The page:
Just Move Padilla
Blawg Review Awards 2005

Thanks To CTLA Readers

Not long ago, a newspaper requested permission to reprint one of the blogs appearing on this page. The post was one appearing in the series we have labelled "The Sociopathy Project." It was playfully entitled the "Hee-Bee Gee-Bee Test," and it was about how to spot clients who need medication more than they need litigation.

Of course, I was flattered to have the essay reprinted. But the comments that have flowed on the Connecticut Trial Lawyers Association listserve during the past week have not been quite so flattering.

I am not a member of the listserve. Generally, I dislike the devices. They are very distracting, yielding plenty of email smoke, but little more. A few friends have been shooting over the comments on the blog. Let me preface what follows by thanking all for reading.

The Connecticut Trial Lawyers Association is a plaintiff-oriented club. I've really never understood why lawyers form clubs for those representing only one side of an aisle. I represent civil plaintiffs and civil defendants -- although over the years I have represented far more plaintiffs. It seems sort of silly to say, as does a famed Trial Lawyers College in Wyoming, that prosecutors and insurance defense lawyers need not apply. We are all officers of the court, serving clients with the doctrine at hand. Neither side of the aisle has a monopoly on virtue, or truth.

Did I unfairly characterize all plaintiffs? No, I did not even write about all plaintiffs. I wrote about the wolves-in-sheep's-clothing sociopaths whose smiles and facile demeanors are masks for rage and the mere destructive desire for revenge. Nothing I wrote, and nothing I believe, suggests that the doors of the courts should be closed to those injured by the acts and omissions of another. All I am saying is that a significant percentage of plaintiffs bring deep-seated psychological injury to their cases that is not caused by a defendant's misconduct, and these clients transfer all their anger and disappointment onto the first available target, whether it be defendant or lawyer. I suspect any lawyer practicing more than a couple of years can draw this distinction with ease.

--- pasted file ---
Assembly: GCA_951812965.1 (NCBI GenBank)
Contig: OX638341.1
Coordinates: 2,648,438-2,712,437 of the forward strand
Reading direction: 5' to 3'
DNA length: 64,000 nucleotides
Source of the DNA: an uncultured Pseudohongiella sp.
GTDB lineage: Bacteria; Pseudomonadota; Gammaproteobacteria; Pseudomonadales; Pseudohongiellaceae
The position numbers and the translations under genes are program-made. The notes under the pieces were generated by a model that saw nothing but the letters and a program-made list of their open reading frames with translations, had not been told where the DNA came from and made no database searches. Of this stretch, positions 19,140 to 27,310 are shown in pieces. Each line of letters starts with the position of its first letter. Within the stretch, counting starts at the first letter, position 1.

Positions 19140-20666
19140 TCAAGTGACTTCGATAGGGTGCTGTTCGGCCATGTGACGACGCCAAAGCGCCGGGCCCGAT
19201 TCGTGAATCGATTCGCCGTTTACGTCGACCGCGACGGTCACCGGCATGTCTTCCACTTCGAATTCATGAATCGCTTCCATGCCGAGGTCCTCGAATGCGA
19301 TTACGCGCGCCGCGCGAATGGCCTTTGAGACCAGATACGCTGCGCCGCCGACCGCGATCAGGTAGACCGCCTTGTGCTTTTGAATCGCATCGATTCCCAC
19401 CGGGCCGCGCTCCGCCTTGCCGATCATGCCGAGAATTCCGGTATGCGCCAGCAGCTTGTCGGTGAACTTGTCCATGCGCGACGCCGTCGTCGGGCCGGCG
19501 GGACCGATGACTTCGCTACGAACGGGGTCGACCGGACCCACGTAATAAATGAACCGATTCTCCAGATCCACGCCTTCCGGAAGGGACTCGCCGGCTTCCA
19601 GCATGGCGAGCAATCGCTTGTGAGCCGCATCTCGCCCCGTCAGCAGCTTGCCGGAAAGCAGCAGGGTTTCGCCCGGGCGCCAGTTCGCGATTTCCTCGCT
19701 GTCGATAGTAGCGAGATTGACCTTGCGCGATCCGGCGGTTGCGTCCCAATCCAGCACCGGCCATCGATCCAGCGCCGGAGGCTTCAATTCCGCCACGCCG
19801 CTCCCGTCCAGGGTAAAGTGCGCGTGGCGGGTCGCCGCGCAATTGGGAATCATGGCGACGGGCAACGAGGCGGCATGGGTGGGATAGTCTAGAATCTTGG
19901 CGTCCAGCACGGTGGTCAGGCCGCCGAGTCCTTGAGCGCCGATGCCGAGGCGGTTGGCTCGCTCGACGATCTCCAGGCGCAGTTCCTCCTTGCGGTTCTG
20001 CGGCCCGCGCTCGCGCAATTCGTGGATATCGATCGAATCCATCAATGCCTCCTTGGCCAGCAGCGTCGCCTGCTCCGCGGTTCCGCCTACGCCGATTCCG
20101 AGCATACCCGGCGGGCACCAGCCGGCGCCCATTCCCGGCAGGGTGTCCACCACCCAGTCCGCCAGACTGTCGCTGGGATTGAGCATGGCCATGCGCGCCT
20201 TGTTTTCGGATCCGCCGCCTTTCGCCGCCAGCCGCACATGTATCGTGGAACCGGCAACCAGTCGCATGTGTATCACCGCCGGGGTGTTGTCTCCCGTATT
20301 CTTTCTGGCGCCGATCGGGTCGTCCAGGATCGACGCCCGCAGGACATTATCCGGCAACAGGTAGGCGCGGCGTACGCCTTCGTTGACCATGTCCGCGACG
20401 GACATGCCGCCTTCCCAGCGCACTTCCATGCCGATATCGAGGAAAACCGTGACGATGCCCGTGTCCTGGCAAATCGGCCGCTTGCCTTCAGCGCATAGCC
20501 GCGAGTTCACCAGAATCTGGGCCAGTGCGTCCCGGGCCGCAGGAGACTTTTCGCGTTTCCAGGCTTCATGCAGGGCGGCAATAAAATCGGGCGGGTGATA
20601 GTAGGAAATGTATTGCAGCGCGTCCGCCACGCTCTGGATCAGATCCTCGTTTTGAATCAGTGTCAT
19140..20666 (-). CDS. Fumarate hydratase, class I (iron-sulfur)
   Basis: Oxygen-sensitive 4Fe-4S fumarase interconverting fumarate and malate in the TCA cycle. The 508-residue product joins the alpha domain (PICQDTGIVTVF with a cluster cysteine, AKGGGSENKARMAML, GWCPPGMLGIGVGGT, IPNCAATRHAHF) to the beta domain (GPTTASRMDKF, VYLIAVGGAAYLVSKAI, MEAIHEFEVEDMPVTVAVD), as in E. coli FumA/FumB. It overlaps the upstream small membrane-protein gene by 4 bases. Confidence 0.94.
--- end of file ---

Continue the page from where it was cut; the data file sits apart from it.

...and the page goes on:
Was I suggesting that defendants are somehow devoid of the same sociopathy? Not at all. I suspect many defendants are disturbed as well. But there is a crucial difference -- the defendant did not choose to be in court. Sue my client, and I must defend; but I am not required to bring suit in response to every phantasm shaking my plaintiff's soul.

Finally, why did I not speak out against outrageously stupid and wasteful defense conduct? The filing, let's say, of baseless motions for change of venue, or the stupid stonewalling of the white shoe firm on discovery? Can't sociopaths also wear the lawyer's suit?

There is no doubt that a lot of lawyers are practicing law without moral compass. And I do not doubt that many of them are on the defense side of the aisle in civil litigation. I stand rightly rebuked for not having paid enough attention to them in "The Sociopathy Project," which is, I remind you, just gathering steam.

So thanks to all the good folks at the Connecticut Trial Lawyers Association for reading. I haven't lost the will and zeal to fight, far from it. But I do get to choose not to become more than the blunt instrument of those client's whose cases lack merit, and whose psyches bring nothing but hatred and rage to a courtroom.